What the Draft Lottery Results Mean for the Celtics

Boston’s late-season surge may have cost them a spot in this year’s NBA Draft lottery but that doesn’t mean the Celtics weren’t paying attention to the developments on Tuesday night. And in case you haven’t heard it yet, the Minnesota Timberwolves ended up as the big winners, grabbing the no. 1 overall pick in this year’s draft. Minnesota fans may be rejoicing with that piece of fortune but that news is also music to the ears of the Boston faithful. As you may all remember, the Celtics received a protected 2016 first-round pick from Minnesota as part of the trade that sent Brandan Wright to the Phoenix Suns.

In case the Timberwolves fall past No. 12 in next year’s draft, the Celtics will acquire their pick. If the Wolves struggle once again, though, and get a pick inside the top 12, Boston will instead receive Minnesota’s second-round picks in 2016 and 2017. So it’s in the Celtics’ best interest for Minnesota to succeed next season for Boston to have a shot at grabbing that coveted first-round pick. With Minnesota selecting first this coming June, the odds of that happening have increased dramatically. That possible lottery pick will be crucial for the Celtics as they look to build on their playoff appearance this season. As the Cavaliers continue to roll as the favored team (though they are just a pick’em when they play the Hawks on Wednesday according to odds at this sportsbook) in the East, the conference is perhaps more wide open than ever.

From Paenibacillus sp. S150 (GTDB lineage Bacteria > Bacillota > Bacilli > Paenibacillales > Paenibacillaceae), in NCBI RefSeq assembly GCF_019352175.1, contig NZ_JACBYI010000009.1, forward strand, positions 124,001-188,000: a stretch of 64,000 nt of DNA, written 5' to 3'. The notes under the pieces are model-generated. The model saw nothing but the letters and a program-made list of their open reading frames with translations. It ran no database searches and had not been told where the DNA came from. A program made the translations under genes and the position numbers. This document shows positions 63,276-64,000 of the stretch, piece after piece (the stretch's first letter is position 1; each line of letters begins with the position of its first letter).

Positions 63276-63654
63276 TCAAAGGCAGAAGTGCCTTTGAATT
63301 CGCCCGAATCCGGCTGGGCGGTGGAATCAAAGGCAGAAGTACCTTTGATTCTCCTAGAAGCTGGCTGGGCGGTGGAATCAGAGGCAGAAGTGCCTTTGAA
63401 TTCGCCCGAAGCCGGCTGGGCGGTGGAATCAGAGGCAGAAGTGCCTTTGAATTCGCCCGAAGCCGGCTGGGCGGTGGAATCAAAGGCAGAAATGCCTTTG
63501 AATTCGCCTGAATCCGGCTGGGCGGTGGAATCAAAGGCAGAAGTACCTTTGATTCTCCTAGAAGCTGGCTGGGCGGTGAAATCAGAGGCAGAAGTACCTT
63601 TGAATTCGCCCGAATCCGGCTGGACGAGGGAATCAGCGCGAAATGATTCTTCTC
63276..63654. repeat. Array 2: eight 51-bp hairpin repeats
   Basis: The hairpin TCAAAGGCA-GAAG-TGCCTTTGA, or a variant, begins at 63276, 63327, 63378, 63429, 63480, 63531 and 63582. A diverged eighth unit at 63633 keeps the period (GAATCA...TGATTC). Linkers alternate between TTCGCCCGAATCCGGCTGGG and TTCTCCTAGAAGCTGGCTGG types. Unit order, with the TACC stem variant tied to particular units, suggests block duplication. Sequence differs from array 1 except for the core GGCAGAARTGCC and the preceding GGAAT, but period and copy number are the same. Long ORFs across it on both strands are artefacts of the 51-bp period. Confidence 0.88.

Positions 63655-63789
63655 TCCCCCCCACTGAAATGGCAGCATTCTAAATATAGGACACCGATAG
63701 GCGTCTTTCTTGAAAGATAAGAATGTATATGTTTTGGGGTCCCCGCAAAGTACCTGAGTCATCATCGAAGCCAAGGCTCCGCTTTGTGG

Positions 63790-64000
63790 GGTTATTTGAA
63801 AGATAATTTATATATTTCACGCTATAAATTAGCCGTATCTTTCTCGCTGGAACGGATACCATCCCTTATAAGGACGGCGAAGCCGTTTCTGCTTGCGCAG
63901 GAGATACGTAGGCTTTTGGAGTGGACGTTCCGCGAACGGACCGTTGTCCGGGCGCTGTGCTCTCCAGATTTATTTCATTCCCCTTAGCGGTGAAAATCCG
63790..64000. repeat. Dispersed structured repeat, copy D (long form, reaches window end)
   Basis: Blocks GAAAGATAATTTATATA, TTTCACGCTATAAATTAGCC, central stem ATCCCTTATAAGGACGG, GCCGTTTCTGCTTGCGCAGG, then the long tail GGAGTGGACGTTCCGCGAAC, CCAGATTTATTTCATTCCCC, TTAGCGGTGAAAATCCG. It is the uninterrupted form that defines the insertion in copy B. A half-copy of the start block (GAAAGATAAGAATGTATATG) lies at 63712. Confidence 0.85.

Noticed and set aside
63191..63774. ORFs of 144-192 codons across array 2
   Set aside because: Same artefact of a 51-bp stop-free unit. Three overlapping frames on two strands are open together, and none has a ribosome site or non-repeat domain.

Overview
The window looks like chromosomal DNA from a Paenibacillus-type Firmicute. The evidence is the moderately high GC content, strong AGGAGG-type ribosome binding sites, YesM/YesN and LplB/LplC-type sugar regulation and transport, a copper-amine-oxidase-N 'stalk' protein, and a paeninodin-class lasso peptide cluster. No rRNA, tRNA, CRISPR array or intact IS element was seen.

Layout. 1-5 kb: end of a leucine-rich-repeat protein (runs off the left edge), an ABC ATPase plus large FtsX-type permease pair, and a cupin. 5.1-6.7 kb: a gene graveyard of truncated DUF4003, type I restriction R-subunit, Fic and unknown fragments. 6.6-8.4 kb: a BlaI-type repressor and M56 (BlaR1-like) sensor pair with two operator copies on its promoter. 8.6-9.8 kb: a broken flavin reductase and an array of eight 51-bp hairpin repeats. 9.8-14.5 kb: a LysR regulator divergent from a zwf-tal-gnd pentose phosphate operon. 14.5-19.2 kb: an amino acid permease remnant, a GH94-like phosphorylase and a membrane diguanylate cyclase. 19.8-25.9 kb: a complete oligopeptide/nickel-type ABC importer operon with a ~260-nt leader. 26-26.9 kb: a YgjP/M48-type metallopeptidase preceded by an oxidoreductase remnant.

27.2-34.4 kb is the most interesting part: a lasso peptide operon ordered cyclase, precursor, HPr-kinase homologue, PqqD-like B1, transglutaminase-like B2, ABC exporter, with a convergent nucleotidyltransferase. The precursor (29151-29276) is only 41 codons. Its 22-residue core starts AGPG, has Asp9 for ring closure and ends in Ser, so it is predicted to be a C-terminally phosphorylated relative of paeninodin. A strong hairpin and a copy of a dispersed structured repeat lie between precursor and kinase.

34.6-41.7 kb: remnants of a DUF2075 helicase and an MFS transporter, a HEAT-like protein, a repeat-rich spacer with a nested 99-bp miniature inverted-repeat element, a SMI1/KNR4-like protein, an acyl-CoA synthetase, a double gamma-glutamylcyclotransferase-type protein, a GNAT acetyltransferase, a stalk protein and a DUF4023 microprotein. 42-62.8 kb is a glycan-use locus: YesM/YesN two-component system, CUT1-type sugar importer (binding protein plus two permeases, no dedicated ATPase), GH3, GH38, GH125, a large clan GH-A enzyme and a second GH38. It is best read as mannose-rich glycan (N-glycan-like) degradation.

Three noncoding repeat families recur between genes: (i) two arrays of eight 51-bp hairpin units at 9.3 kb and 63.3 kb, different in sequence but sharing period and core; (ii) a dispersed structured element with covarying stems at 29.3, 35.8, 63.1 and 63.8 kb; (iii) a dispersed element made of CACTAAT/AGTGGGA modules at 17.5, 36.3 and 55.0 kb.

The Celtics, who own picks No. 16, 28 (via the LA Clippers), 33 (via Philadelphia) and 45 in this year’s draft, will also take heart in the fact that none of the teams that almost made the 2015 Eastern Conference playoffs, vaulted in this year’s draft. Detroit (8), Charlotte (9), Miami (10) and Indiana (11), four teams that went toe-to-toe with the Celtics in the race for this year’s postseason, didn’t vault ahead in the lottery. That will provide some solace to fans who disapproved of the Celtics’ late playoff push which some argued hurt Boston’s long-term plans.